Surfing the Sea

Since 1995

IAMP/PC: Territories, Pacific, Prairies, Central and Maritimes (2016) — Aug 31, 2016

IAMP/PC: Territories, Pacific, Prairies, Central and Maritimes (2016)

Yip, it’s these kids once again. I just can’t help but keep drawing them. 😉

This time though, they’re not drawn all together like last time – rather, they’re split out onto three separate drawings, organized by the region of Canada they’re from. Their poses are all modelled after IAMP/PC creator Sherry Lai‘s height chart reference for them.

Sherry Lai’s IAMP/PC province height chart reference

Part 1: Pacific & Territories

Kate Sahneuti, Victoria Cheung, Cymbeline Thanadelthur & Nanook Puqiqnak

This region encompasses the northern territories and British Columbia on the Pacific western coast. BC is Canada’s only Pacific province, since the territories are locked in onto the Arctic Ocean by Alaska. BC houses Vancouver, Canada’s third-largest city (after Toronto in Ontario and Montreal in Quebec). These provinces/territories are known for their vast wild landscapes which include mountains, tundras, oceans and even volcanoes.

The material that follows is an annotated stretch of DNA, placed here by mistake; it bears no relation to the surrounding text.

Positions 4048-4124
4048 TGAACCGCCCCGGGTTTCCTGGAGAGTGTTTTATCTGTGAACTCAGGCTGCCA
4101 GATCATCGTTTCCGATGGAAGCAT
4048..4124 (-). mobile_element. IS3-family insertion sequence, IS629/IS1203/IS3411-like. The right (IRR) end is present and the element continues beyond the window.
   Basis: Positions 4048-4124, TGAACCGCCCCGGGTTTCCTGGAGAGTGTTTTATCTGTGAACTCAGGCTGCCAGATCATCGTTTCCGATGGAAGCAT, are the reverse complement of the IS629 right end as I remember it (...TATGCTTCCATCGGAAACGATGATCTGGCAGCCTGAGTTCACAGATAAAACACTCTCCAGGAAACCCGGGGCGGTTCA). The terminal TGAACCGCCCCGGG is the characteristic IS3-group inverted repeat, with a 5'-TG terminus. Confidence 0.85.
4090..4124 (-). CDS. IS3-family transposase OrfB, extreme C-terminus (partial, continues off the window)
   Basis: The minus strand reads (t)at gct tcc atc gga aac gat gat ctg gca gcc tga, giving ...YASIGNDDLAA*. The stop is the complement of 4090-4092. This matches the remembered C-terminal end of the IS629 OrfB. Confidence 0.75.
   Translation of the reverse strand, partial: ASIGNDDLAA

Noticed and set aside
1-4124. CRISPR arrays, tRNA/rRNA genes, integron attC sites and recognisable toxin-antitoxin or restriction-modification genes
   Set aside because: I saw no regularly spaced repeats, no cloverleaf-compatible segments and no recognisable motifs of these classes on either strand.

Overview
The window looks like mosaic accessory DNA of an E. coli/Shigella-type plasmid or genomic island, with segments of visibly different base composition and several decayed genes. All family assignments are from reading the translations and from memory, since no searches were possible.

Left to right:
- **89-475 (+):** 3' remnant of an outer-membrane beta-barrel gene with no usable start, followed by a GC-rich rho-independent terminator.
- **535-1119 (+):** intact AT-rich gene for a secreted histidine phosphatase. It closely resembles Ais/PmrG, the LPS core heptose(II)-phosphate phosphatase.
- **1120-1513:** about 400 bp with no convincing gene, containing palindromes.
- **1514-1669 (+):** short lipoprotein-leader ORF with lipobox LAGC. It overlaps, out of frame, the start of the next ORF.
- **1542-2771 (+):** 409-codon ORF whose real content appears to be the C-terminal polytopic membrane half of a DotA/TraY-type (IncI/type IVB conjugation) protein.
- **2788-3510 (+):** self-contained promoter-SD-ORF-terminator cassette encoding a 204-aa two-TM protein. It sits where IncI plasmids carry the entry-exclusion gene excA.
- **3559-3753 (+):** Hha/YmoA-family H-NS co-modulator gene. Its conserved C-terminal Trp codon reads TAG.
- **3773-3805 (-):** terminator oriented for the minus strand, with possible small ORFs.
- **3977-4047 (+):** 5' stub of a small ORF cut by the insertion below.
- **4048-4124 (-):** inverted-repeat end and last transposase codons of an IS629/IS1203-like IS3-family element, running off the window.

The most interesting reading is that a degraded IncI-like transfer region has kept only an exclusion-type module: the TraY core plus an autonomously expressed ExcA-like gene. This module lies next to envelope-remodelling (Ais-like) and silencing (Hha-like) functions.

From left to right:
  • Kate Sahneuti (Yukon Territory)
  • Victoria Cheung (British Columbia)
  • Cymbeline Thanadelthur (Northwest Territories)
  • Nanook Puqiqnak (Nunavut)
Nunavut, Northwest Territories, Yukon Territory and BC by Amikyten

Part 2: Prairies & Central

Ralph Campbell, Owen Douglas Carswell, Ilan Riel, Oliver Stanley & Jean Tremblay

Located in the western-central and central regions of Canada, two of these provinces – Alberta and Saskatchewan – have no coastlines at all due to being landlocked, though they do have lakes. Ontario and Quebec are home to Toronto and Montreal, Canada’s two biggest cities. Ontario also houses Ottawa, the Canadian capital, and Quebec is rich in French culture and language. The Prairie Provinces are often nicknamed the ‘Wheatbasket of Canada’ due to their vast wheat fields, especially Saskatchewan’s.

From left to right:

  • Ralph Campbell (Alberta)
  • Owen Douglas Carswell (Saskatchewan)
  • Ilan Riel (Manitoba)
  • Oliver Stanley (Ontario)
  • Jean Tremblay (Quebec)
Alberta, Saskatchewan and Manitoba by Amikyten
Ontario & Quebec by Amikyten

Part 3: Maritimes

Marie McCain, Joel Alexander MacKenzie, Benjamin O’Reilly, Labrador & Anne Montgomery